All-Star experience overwhelming to Braves catcher
By Mike Bauman / MLB.com
Johnny Estrada's .863 OPS at the break leads all National League catchers. (Ben Platt/MLB.com)
HOUSTON -- Johnny Estrada checked the sheet showing seating assignments for All-Star player interviews and smiled.
"I was looking on this sheet, just being at a table sitting next to Mike Piazza," Estrada said, "and I felt like I should have had to pay. I thought they were going to give me a bill later."
There is no doubt that the Braves catcher deserves to be a National League All-Star. Estrada will be Atlanta's lone representative at the 75th All-Star Game on Tuesday night at Minute Maid Park in Houston.
With a .332 batting average and solid work behind the plate, his All-Star credentials are more than in order. But his success story is not an overnight success story.
Estrada, 28, put in more than enough time in the minor leagues, stuck first behind Mike Lieberthal in Philadelphia, then last season behind Javy Lopez with Atlanta. Estrada hasn't forgotten that part of the baseball experience.
"Oh, I remember it, man, like it was yesterday," Estrada said Monday. "Non-roster to invitee to big league camp. Just kept working every year, just kept trying to work hard in the off-season and then work during the season to get the best out of my abilities. It's nice to be rewarded this way."
Estrada had one previous extended shot in the big leagues, filling in for an injured Lieberthal for part of the 2001 season. Estrada hit just .228 and did not stick.
Johnny Estrada / C
Weight: 210 lbs
Bats: S / Throws: R
"Looking back on that time, I let a lot of things affect my play," he said. "I probably wasn't mature enough mentally. It was a tough situation for a 24-year-old kid straight out of Double-A. I thought I was ready but I probably could have been a little bit more prepared mentally."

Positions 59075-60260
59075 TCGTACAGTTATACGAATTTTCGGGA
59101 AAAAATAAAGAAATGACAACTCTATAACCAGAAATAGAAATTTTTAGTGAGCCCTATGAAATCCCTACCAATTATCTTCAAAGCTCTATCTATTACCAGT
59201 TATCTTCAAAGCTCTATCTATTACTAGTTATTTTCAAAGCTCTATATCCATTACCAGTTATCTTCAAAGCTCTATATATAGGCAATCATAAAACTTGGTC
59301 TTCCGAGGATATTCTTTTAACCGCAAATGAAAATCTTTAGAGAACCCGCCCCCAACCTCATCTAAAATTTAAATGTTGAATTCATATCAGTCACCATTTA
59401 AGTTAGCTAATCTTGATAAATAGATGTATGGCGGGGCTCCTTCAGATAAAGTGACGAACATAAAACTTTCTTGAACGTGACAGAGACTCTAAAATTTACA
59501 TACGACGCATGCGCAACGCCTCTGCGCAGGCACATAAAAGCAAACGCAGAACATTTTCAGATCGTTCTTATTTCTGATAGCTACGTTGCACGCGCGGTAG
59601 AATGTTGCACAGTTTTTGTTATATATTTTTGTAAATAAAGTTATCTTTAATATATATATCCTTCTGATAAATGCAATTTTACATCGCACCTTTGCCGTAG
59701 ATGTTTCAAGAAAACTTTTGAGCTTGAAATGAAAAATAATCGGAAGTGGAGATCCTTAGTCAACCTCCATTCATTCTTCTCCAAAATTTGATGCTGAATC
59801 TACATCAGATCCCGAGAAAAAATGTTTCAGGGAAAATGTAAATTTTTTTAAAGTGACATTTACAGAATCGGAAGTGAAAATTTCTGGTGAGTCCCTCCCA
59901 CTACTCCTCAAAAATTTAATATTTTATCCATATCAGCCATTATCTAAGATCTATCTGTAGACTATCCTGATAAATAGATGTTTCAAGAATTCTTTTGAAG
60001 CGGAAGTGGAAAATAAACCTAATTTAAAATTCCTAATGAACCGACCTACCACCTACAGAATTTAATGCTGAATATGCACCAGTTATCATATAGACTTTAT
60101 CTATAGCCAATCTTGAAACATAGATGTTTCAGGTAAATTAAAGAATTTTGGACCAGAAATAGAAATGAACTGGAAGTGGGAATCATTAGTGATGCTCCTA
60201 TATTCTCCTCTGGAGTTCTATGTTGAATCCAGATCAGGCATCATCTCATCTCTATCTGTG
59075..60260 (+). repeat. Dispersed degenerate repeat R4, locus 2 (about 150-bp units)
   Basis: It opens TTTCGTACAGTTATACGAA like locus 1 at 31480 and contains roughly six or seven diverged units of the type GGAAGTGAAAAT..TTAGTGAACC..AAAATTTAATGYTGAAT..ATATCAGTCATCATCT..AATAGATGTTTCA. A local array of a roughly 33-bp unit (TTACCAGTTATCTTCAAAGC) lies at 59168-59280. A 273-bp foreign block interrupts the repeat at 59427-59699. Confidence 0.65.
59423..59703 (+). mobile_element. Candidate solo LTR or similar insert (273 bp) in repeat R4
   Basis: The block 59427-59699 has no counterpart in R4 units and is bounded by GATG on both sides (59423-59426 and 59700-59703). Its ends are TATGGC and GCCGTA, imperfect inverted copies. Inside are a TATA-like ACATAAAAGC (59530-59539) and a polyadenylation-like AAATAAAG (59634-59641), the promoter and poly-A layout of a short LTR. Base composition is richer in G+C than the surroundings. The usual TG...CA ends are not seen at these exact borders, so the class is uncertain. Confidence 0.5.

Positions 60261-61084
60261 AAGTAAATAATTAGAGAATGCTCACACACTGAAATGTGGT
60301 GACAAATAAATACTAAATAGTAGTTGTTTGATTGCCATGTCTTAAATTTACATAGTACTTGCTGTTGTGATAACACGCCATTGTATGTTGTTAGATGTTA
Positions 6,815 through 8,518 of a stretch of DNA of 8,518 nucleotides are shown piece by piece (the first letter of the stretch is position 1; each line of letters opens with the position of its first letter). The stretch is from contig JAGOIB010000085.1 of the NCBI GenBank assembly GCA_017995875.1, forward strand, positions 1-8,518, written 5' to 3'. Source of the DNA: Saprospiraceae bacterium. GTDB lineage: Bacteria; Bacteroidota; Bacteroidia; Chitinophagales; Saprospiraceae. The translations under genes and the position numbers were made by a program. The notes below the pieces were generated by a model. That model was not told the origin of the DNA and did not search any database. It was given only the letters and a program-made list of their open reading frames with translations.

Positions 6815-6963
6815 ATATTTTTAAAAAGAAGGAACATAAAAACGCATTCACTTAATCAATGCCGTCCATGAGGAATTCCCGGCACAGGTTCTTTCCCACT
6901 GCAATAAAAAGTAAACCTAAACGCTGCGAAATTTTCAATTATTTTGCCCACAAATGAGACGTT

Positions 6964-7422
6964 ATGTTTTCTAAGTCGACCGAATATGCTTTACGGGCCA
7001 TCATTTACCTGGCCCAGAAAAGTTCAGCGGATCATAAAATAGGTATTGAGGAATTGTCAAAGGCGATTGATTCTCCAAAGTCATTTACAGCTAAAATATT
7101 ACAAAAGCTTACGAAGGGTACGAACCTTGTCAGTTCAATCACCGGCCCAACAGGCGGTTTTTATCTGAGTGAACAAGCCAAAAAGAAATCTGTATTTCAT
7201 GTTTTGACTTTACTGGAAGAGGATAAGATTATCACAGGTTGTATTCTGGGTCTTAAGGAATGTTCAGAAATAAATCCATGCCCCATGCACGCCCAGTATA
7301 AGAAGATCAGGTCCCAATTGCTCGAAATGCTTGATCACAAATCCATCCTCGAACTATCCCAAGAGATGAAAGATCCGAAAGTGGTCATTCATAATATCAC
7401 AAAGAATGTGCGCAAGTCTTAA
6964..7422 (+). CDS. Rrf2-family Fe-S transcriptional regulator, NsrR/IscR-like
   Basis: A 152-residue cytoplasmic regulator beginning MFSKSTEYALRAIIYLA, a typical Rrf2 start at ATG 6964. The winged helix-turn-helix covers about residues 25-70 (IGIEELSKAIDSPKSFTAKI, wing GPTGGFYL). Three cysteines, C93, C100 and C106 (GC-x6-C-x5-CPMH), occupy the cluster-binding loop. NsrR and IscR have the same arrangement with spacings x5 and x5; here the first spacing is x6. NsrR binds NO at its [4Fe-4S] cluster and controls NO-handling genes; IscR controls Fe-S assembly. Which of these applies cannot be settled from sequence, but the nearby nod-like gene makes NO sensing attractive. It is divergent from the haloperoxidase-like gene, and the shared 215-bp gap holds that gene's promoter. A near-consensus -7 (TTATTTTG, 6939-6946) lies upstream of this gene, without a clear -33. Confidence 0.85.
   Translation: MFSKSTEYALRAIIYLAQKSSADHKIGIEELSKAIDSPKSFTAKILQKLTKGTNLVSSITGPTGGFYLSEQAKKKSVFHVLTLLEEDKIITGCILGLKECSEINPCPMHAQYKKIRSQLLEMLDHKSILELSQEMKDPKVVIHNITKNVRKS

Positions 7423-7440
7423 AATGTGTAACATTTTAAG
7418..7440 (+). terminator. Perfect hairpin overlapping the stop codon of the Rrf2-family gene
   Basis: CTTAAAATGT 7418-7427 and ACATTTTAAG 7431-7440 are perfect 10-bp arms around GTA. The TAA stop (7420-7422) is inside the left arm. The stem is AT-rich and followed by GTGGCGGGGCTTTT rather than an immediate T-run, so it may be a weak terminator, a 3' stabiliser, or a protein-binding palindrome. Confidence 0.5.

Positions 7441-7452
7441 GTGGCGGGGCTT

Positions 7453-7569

Life changed for Estrada in December, 2002, when the Braves traded Kevin Millwood for Estrada. It was seen in some quarters as a one-sided trade, merely a financial move by the Braves. Estrada's performance has made it impossible to see the trade in that light now.
"It was like an early Christmas present for me and my family," Estrada says of the trade. "The Phillies had just signed Mike Lieberthal to a contract extension. It was like new life for me. I knew that Javy Lopez was still over here, but he had one year left on his deal. Sure enough, things worked out for me. I think they worked out the best for both sides. I'm grateful for the opportunity."
The Braves may have given him the opportunity, but it was up to Estrada to make the most of it. He figured that this was finally his time.
"I just turned 28 years old, and I've had to spend the last two years in Triple-A, knowing inside that I felt that I was ready for a chance to show what I could do and it never came," he says. "I just had to bide my time and accept the situation, which was tough to do. Any given year I could have just hung my head and sulked about it and not had good years. But I didn't let that happen and that was part of the maturing process.
"I'm grateful that the Atlanta Braves organization thought that highly of me to see what I could do and give me give me a chance. I was just a hungry ballplayer looking for a second chance at the Major League level. I got it this year and I'm just trying to take advantage of it."
The Braves, more injured and much younger than usual, have not succeeded in the way they did while winning 12 straight division titles. Estrada is their lone All-Star representative. But they are still solidly in contention in the NL East. And the atmosphere in Atlanta is a breath of fresh air for Estrada.
"Playing for Larry Bowa and then playing for Bobby Cox is kind of opposite ends of the spectrum," he says with a small smile. "Bobby Cox has an uncanny ability about getting the best out of his players. You look at our ball club this year, as many young guys, as many first-time Major Leaguers that are getting a chance to play. And look at how well they've done. He creates that atmosphere there, that relaxed atmosphere. He's always pumping his players up. He's always positive. Whatever success we've had this year with all the injuries we've had is a tribute to Bobby Cox who sets the tone at the top and trickles on down to the players."
What might have been a now-or-never situation has definitely become now for Johnny Estrada, All-Star catcher.
"I pretty much don't have any more room for error at this point," Estrada says. "I'm 28 years old. I needed to have a good year this year and I'm glad to be healthy this year and having a productive season."
Michael Bauman is a national columnist for MLB.com. This story was not subject to the approval of Major League Baseball or its clubs.
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